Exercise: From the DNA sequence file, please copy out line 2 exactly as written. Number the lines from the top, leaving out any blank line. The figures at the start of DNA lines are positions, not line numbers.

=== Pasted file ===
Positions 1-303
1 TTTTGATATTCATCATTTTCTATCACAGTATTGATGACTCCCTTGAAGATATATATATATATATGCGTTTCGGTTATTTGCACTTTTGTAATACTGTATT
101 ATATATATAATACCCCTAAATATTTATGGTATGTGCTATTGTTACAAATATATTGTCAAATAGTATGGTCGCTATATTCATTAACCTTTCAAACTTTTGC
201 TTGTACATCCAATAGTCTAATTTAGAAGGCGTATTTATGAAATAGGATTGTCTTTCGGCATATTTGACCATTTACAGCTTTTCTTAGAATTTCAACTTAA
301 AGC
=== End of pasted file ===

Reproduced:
1 TTTTGATATTCATCATTTTCTATCACAGTATTGATGACTCCCTTGAAGATATATATATATATATGCGTTTCGGTTATTTGCACTTTTGTAATACTGTATT